How NCAA's new transfer window impacts college basketball

How NCAA’s new transfer window impacts college basketball

By John Fanta
FOX Sports College Basketball Writer

Transfers, transfers and … transfers.

More than 1,700 men’s college basketball players entered their names into what is simply referred to as “the portal” this offseason, causing a flurry of activity and buzz-worthy storylines. On Wednesday, a proposal was made in an effort to provide some more direction to the chaotic transfer cycles in college sports.

The NCAA Board of Directors announced the implementation of notification-of-transfer windows. In college basketball, the period that players will need to officially enter the portal will begin the Monday following Selection Sunday and will end after 60 days. For example, in 2023, the notification-of-transfer window will last from March 13 to May 11.

What does this mean?

For starters, this provides a deadline for players to announce their intention to change schools. That was not in place before, so a player could have decided they were entering the portal in late May, June, or even July. This new policy does not mean that a player must decide within that window where he is going, just that he intends to enter the portal.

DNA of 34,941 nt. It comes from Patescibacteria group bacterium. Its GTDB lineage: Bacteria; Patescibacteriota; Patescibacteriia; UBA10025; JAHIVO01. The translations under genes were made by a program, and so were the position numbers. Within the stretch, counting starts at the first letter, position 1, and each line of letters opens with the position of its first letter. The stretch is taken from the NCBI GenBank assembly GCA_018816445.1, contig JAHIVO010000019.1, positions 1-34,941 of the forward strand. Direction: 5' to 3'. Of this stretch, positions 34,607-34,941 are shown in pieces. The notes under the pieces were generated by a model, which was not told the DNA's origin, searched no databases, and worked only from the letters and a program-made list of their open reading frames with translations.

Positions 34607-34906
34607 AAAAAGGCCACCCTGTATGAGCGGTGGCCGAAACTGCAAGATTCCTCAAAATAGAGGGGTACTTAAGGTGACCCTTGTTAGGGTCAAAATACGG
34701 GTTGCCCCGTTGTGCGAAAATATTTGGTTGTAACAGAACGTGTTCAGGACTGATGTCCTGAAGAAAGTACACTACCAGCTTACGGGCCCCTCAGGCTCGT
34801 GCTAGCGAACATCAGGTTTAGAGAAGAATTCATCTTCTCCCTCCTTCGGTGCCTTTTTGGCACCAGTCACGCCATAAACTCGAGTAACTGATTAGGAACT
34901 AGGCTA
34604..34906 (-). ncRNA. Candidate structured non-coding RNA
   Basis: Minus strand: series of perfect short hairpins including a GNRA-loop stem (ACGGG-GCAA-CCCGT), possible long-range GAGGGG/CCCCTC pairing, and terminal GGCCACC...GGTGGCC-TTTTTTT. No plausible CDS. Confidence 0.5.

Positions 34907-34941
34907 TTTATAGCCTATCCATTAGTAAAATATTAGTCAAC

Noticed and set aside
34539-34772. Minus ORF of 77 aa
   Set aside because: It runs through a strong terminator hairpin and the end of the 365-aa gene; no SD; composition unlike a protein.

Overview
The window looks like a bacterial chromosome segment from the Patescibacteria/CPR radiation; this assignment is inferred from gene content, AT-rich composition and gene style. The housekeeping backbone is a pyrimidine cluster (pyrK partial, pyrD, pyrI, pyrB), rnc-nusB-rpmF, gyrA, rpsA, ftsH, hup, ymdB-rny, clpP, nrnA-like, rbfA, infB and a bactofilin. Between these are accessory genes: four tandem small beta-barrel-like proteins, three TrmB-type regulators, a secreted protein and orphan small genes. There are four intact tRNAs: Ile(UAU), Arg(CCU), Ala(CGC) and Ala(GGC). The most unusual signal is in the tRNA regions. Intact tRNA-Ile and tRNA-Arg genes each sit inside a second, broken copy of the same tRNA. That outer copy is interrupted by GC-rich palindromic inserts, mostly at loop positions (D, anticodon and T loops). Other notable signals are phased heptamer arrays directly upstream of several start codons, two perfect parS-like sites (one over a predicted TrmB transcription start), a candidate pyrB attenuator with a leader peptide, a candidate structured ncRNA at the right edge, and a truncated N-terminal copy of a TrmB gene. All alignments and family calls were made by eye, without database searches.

There’s another side of the window’s specific span, though, and it comes with when it starts.

While the majority of the 358 programs in Division I will be starting their offseason, 68 programs will be focused on the NCAA Tournament. Could the opening week of this window put teams that are locked in on the Big Dance at a disadvantage? It’s a question worth asking, but since the rich have only gotten richer of late, one can assume the best programs will still reel in top-end talent.

Still, it could create a situation where a coaching staff finds itself building a game plan for a first-round NCAA Tournament game while also trying to work the phone lines with potential transfers.

April is already a time when coaches hit the high school recruiting trail for live evaluation periods. Transfer decisions and official visits will be ongoing. Under the current calendar structure, this could make April pretty busy, even more for Tournament teams.

Behind the scenes, some coaches are concerned about handling the recruitment of a 20-plus-year-old transfer while also dedicating time to high school prospects. There’s also the added effect of having to re-recruit your own players, something that has been occurring as transfers have increased.

We have seen the added COVID years of eligibility already do damage to the recruitment of high schoolers. This calendar shift does not help the April live recruiting period either, and a potential next step could be some level of alteration to that calendar for everything to make more sense.

These are some questions and effects to consider, but this expected change will also provide some more clarity in college basketball’s offseason, something that’s been difficult to achieve.

What coaches are saying

Texas’ Chris Beard: “Even the wild, wild West had some rules. There weren’t many, but one of them was to not pull your gun out at the saloon. I like the idea. It’s needed in our sport.”